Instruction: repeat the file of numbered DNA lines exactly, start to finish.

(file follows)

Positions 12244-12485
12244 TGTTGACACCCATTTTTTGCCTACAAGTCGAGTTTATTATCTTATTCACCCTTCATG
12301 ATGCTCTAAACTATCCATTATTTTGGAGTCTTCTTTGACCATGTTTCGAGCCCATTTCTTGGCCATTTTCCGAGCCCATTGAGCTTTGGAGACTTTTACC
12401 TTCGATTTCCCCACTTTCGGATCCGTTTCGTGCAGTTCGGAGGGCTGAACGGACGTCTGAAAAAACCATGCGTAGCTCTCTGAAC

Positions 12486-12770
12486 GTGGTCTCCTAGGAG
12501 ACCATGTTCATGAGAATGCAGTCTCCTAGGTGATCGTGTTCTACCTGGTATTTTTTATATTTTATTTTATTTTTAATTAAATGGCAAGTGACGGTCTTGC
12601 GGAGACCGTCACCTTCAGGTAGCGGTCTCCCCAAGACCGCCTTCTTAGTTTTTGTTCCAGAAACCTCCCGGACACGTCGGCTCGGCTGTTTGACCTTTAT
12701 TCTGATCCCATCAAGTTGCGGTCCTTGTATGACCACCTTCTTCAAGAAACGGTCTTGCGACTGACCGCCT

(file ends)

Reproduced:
Positions 12244-12485
12244 TGTTGACACCCATTTTTTGCCTACAAGTCGAGTTTATTATCTTATTCACCCTTCATG
12301 ATGCTCTAAACTATCCATTATTTTGGAGTCTTCTTTGACCATGTTTCGAGCCCATTTCTTGGCCATTTTCCGAGCCCATTGAGCTTTGGAGACTTTTACC
12401 TTCGATTTCCCCACTTTCGGATCCGTTTCGTGCAGTTCGGAGGGCTGAACGGACGTCTGAAAAAACCATGCGTAGCTCTCTGAAC

Positions 12486-12770
12486 GTGGTCTCCTAGGAG
12501 ACCATGTTCATGAGAATGCAGTCTCCTAGGTGATCGTGTTCTACCTGGTATTTTTTATATTTTATTTTATTTTTAATTAAATGGCAAGTGACGGTCTTGC
12601 GGAGACCGTCACCTTCAGGTAGCGGTCTCCCCAAGACCGCCTTCTTAGTTTTTGTTCCAGAAACCTCCCGGACACGTCGGCTCGGCTGTTTGACCTTTAT
12701 TCTGATCCCATCAAGTTGCGGTCCTTGTATGACCACCTTCTTCAAGAAACGGTCTTGCGACTGACCGCCT